Based on Analysys Mason’s survey of CSPs, Enterprises and Cloud Providers to understand the key motivations and challenges of the DIY approach, overall DC automation strategies and benchmark automation across key operational processes. This is the second of a three-part blog series that summarizes the results for the Cloud Provider segment. Read parts one and two.
Cloud providers, even small and midsize ones, tend to stay a step ahead of other industries in adopting new technology. You can understand why: when customers are measuring you against hyperscale giants like Amazon, Microsoft and Google, you better be able to move quickly to deliver seamless user experiences. When Analysys Mason conducted a far-reaching survey of the state of data center network automation, cloud providers showed more significant commitment and progress than other types of business. Nevertheless, the study found much room for improvement.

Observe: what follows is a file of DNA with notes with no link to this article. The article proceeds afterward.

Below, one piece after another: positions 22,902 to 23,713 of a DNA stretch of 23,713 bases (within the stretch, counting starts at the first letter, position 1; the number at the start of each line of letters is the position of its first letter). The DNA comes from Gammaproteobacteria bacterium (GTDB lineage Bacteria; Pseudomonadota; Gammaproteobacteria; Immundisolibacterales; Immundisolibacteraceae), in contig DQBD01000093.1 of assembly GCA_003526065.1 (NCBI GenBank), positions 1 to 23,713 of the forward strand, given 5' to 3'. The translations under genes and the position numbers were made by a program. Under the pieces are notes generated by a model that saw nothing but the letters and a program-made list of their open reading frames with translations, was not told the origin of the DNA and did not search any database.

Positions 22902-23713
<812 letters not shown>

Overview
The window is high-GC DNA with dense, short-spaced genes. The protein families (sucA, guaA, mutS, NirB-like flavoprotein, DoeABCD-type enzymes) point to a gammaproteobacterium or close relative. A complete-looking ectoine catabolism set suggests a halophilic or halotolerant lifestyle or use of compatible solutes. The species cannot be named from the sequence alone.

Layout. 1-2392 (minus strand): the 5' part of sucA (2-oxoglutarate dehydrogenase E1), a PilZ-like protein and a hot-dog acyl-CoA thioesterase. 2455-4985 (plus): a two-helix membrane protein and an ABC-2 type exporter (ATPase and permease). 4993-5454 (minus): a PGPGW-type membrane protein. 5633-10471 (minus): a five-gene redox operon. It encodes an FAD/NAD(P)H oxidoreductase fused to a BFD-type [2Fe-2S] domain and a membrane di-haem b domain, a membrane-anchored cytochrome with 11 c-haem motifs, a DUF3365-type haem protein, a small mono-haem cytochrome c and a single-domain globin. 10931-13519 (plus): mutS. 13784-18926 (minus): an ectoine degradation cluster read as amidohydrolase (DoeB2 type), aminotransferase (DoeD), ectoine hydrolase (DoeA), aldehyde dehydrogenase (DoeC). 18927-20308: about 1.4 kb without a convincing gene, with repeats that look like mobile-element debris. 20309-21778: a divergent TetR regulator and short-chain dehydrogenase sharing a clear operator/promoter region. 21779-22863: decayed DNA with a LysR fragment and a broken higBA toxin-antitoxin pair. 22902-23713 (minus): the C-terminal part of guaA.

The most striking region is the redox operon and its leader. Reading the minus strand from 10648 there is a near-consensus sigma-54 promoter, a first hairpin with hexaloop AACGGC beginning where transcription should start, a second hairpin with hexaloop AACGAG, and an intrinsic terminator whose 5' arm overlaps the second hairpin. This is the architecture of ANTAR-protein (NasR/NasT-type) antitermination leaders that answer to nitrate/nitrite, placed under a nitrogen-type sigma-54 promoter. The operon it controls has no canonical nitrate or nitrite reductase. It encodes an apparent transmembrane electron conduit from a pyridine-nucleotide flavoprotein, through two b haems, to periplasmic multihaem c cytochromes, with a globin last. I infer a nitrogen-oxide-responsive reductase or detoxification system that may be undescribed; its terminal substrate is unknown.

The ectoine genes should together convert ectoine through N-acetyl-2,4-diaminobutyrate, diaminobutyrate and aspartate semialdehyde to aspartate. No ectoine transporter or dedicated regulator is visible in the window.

Even cloud providers seeing the notable benefits from automation must invest massive time and resources to support it—far more, on average, than Enterprises or Communication Service Providers (CSPs). Why haven’t these automation initiatives translated to lower Operational Expenses (OpEx)? Because cloud providers also lead all industries in relying on custom Do It Yourself (DIY) automation software. Let’s review why data center network automation remains so resource intensive and what Analysys Mason recommends cloud providers do to gain more value from these efforts.